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Business Analysis Terms: D-K

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Business Analysis Terms: D-K

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The below are business analysis terms that begin with letters D-K:

Discounted cash flow An investment appraisal technique that takes account of the time value of money. The annual net cash flow for each year following the implementation of the change is reduced (discounted) in line with the estimated reduction in the value of money. The discounted cash flows are then added to produce a net present value. See Net present value.

Document analysis A technique whereby samples of documents are reviewed in order to uncover information about an organisation, process, system or data.

DSDM DSDM is a project delivery framework that emphasises continuous user involvement and the importance of delivering the right solution at the right time.

Entity relationship diagram A diagram produced using the entity relationship modelling technique. The diagram provides a representation of the data to be held in the IT system under investigation. See Entity relationship modelling.

Entity relationship modelling A technique that is used to model the data required within an IT system. The technique models the data required to describe the ‘things’ the system wishes to hold data about – these are known as the ‘entities’ – and the relationships between those entities.

Ethnographic study An ethnographic study is concerned with spending an extended period of time within an organisation in order to obtain a detailed understanding of the culture and behaviors of the business area under investigation.

Explicit knowledge The knowledge of procedures and data that is foremost in the business users’ minds, and which they can easily articulate. See Tacit knowledge.

External business environment The business environment that is external to an organisation and is the source of forces that may impact the organisation. Types of forces may include the introduction of new laws, social trends or competitor actions. See PESTLE, Porter’s five forces.

Force-field analysis A technique to consider those forces inside and outside the organisation that will support adoption of a proposal and those that will oppose it. This technique was developed originally by Kurt Lewin and may be used in evaluating options for change and in change management.

Functional requirement A requirement that is concerned with a function that the system should provide, i.e. what the system needs to do.

Gap analysis The comparison of two views of a business system, the current situation and the desired future. The aim of gap analysis is to determine where the current situation has problems or ‘gaps’ that need to be resolved. This leads to the identification of actions to improve the situation. The business activity modelling technique may be used to provide an ideal future view which can then be compared with a view of the current situation. An alternative, more detailed approach is to use the business process modelling technique, using ‘as is’ and ‘to be’ process models.

Holistic approach The consideration of all aspects of a business system and their interactions. This incorporates the people, process and organisational areas, in addition to the information and technology used to support the business system.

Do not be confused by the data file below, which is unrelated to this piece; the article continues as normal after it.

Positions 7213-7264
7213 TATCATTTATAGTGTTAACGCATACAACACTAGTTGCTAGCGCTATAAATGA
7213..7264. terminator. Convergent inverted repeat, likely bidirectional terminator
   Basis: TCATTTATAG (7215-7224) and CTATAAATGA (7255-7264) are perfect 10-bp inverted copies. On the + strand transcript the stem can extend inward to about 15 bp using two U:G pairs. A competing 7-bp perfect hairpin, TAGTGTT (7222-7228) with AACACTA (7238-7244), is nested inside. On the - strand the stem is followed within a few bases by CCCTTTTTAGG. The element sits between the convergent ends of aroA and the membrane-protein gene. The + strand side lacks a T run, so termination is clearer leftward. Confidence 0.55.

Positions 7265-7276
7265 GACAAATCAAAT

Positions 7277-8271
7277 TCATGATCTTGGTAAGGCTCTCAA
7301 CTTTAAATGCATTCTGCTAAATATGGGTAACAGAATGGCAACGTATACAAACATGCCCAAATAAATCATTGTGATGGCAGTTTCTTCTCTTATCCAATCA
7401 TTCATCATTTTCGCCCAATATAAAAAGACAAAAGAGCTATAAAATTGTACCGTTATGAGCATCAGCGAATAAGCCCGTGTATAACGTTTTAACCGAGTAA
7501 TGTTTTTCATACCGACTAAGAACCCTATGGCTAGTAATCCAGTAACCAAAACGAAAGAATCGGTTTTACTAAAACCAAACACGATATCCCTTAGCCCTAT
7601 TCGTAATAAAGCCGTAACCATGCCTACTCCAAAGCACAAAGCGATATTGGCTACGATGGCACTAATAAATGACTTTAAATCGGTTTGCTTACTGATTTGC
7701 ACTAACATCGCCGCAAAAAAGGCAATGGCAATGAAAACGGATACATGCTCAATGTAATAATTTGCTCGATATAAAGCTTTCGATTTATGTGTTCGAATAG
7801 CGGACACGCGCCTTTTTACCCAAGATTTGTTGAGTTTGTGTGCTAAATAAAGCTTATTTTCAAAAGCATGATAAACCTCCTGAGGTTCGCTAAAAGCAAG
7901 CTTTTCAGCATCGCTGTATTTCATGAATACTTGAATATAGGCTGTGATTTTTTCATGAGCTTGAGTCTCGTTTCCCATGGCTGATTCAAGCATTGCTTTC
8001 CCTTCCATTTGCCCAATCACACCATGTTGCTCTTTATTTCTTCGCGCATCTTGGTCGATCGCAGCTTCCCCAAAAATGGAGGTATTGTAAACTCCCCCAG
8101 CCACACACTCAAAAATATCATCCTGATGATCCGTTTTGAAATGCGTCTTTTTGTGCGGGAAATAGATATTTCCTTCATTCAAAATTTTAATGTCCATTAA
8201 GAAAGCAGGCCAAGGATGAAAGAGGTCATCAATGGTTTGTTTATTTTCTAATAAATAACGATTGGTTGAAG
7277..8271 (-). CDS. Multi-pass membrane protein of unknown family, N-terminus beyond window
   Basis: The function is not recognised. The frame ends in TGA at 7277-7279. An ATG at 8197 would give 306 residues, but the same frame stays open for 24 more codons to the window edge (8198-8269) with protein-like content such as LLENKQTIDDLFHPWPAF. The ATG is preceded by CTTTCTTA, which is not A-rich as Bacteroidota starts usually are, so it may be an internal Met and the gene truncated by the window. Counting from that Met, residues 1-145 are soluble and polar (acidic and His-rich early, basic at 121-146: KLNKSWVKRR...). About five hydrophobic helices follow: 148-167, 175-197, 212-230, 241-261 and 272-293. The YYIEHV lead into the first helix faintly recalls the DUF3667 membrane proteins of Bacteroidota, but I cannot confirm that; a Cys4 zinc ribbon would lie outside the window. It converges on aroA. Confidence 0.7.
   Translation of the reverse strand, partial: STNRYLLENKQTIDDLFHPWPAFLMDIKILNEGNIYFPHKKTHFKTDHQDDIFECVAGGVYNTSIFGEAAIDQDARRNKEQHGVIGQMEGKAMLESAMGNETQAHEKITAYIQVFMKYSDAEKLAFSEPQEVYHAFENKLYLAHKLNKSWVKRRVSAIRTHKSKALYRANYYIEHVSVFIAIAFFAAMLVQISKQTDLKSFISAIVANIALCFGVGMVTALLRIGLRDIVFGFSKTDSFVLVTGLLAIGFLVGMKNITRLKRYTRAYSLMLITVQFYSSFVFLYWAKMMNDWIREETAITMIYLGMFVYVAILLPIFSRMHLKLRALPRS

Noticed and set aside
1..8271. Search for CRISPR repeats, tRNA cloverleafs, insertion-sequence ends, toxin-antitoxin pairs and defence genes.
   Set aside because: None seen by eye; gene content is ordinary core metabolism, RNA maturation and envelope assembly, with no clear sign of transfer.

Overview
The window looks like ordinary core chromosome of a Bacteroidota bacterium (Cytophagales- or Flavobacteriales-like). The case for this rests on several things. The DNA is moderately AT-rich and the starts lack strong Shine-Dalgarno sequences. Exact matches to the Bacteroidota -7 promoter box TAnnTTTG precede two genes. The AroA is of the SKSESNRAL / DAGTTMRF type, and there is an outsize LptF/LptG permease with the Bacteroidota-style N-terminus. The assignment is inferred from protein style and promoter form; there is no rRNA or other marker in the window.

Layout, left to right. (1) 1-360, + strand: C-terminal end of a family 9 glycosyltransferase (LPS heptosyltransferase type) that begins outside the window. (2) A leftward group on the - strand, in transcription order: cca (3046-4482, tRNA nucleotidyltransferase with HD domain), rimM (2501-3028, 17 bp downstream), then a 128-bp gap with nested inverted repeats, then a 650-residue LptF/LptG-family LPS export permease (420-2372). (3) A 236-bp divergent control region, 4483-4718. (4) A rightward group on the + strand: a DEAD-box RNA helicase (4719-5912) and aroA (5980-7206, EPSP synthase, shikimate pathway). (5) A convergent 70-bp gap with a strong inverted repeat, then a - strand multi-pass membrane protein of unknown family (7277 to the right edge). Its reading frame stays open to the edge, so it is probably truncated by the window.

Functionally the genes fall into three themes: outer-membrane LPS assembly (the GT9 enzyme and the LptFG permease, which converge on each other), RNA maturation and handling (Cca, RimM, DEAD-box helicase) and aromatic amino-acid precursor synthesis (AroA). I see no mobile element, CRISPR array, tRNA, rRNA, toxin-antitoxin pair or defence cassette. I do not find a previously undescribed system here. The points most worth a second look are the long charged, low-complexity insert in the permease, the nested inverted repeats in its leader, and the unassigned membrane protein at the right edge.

Impact analysis The consideration of the impact a proposed change will have on a business system and on the people working within it.

Intangible benefit A benefit to be realised by a business change project for which a credible, usually monetary, value cannot be predicted. See Tangible benefit.

Intangible cost A cost incurred by a business change project for which a credible, usually monetary, value cannot be predicted. See Tangible cost.

Internal business environment The internal capability of the organisation that affects its ability to respond to external environment forces. Techniques such as MOST analysis or the Resource Audit may be used to analyse the capability of the internal business environment. See MOST analysis and Resource audit.

Internal rate of return A calculation that assesses the return on investment from a project, defined as a percentage rate. This percentage is the discount rate at which the Net Present Value is equal to zero and can be used to compare projects to see which are the better investment opportunities. Alternatively, this rate may be used to compare all projects with the return that could be earned if the amount invested was left in the bank.

Interview An investigation technique to elicit information from business users. An interview agenda is prepared prior to the interview and distributed to participants. The interview is carried out in an organised manner and a report of the interview is produced once the interview has been concluded.

IT system A set of automated components hosted on a computer that work together in order to provide services to the system users. See Business system.

itSMF An internationally recognised forum for IT service management professionals

Institution of Engineering And Technology (IET) One of the world’s leading professional bodies for engineering and technology.

Key Performance Indicators (KPIs) These are specific areas of performance that are monitored in order to assess the performance of an organisation. Key performance indicators are often identified in order to monitor progress of the critical success factors. Measurable targets are set for KPIs. See Critical success factors.

Return to Education Tutorials.

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